According to a global survey conducted in 2018 by the International Media Foundation for Women and Troll-Busters.com, “online attacks have become more visible and coordinated in the last five years, especially with the rise of nationalism across the world. world and the use of digital networks to thwart political processes. ” The survey concluded that “physical, sexual and online abuse is part of the daily work of journalists”:
Online attacks against journalists have become more sophisticated in nature, more insidious in their damage to the news enterprise and more dangerous for journalists, both online and offline.
Online attacks on journalists are more sophisticated in nature, more insidious to their detriment to the news item, and more dangerous to journalists, online and offline.
Withdrawal and self-censorship of women
As a result of a hostile online environment, women often self-censor and even withdraw from the online environment and often withdraw from public discourse. The United Nations Human Rights Council identified widespread online violence against women as a significant reason for the global digital divide that divides men and women.
In the Amnesty International study, a large majority of women said they were concerned about using the internet after being attacked. Some closed their social media accounts, and others refrained from posting specific kinds of content.
Palestinians also complained about the “watchtower,” that is, the social watchdog that monitors and intervenes in online activities and interactions, resulting in more pressure for self-censorship.
“Your parents being online has its effects. You start to rethink the posts you want to write or the photos you want to post or the people you want to connect with, ”said Susan, a Palestinian from the West Bank in a 2017 report on online gender-based violence by the Arab Center for Development of Social Media, 7amleh and the Swedish foundation Kvinna.
Online violence: ignored and unreported
As with domestic violence, the true extent of online violence against women is often unrevealed and unreported.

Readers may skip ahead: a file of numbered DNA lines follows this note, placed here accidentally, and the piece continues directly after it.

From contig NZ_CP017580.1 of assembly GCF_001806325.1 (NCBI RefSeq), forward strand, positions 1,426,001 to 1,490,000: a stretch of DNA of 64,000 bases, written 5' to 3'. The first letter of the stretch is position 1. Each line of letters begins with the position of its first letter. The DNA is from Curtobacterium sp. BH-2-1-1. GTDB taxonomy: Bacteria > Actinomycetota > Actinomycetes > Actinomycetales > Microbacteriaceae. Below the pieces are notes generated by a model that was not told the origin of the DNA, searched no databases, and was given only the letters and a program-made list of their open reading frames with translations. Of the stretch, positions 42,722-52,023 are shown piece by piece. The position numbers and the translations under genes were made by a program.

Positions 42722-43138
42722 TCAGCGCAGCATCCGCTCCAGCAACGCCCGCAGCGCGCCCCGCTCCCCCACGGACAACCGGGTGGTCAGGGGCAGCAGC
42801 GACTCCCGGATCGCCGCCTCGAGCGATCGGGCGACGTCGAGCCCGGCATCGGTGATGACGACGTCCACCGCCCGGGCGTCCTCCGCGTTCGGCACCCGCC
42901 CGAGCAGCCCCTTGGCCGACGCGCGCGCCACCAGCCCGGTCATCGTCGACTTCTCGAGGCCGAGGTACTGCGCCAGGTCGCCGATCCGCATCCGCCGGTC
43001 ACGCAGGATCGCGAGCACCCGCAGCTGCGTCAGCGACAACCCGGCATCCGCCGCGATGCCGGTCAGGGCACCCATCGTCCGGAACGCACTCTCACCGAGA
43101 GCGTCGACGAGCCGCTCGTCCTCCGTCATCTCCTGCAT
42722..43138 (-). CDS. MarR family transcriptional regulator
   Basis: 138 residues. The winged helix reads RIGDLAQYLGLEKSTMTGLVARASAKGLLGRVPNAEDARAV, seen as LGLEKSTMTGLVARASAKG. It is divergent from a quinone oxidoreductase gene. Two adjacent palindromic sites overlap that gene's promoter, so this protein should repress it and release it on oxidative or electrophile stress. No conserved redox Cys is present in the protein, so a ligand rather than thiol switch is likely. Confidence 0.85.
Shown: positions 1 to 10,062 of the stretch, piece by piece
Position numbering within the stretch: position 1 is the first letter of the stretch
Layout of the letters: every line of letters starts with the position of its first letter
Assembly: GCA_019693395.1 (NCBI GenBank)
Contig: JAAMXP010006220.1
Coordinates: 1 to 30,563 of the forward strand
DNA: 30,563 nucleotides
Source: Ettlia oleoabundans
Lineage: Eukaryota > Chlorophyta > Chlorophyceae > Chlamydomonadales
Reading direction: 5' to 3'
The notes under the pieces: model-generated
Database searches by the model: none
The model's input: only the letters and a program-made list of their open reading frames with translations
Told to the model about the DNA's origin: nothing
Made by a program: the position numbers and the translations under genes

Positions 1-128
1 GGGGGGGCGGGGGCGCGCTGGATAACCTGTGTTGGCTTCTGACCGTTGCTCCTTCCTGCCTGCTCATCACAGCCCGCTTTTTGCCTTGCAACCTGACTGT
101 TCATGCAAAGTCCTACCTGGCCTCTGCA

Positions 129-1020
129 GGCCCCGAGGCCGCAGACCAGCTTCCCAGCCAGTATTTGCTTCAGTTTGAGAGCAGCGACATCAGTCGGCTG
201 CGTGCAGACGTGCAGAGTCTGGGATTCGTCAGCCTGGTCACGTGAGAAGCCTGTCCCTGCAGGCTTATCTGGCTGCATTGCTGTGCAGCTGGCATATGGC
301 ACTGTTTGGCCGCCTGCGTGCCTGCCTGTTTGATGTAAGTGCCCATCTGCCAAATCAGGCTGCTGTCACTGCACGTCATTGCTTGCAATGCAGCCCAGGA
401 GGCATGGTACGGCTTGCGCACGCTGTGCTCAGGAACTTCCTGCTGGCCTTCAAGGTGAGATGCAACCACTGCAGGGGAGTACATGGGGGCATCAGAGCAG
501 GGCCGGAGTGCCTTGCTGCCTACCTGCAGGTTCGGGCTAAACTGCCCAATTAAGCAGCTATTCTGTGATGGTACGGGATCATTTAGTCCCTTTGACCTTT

A 2019 Moroccan study revealed that only one in ten women reported gender-based violence online to authorities.
Although the United Nations has recognized cyber violence as “as dangerous for women as physical violence,” the phenomenon in the Middle East and North Africa remains unrecognized and overlooked, despite the adoption of various laws that criminalize cybercrime. and online bullying in recent years.
Advocates for women's rights say those laws often fall short of what is needed to protect women online. The Brotherhood is Global Institute, a Jordanian human rights organization, said that it is not enough for women to know the new law because they still do not report harassment.
In another example, despite Tunisia passing a law on the elimination of all forms of violence against women, prosecutions for online abuse and harassment remain few. Although in an unprecedented provision, on May 8, a Tunisian court issued a restraining order in favor of online harassed victims before the offline harassment begins.
Civil society lacks capacity
In general, civil society lacks knowledge and capacity in terms of what exactly constitutes cybercrime and related rights. As women's rights groups in the region focus on advocacy efforts for pressing issues affecting women offline, they may not have sufficient resources left to safeguard those rights online. Social norms can also prevent women from reporting.
Furthermore, there is often a lack of knowledge of the technology among legal professionals and authorities. Police tend to trivialize online violence and abuse against women.
In the study by 7amleh and the Swedish Kvinna Foundation on Online Gender Violence in Palestine, more than half of the women surveyed said they fear reporting and do not trust the police to handle abuse cases online. Instead, many said they addressed the problem in personal circles.
Online violence restricts freedom of expression, self-development, economic empowerment, civic and political participation. In an era where the internet is increasingly a critical space for exercising fundamental human rights, more needs to be done to ensure the safe participation of women.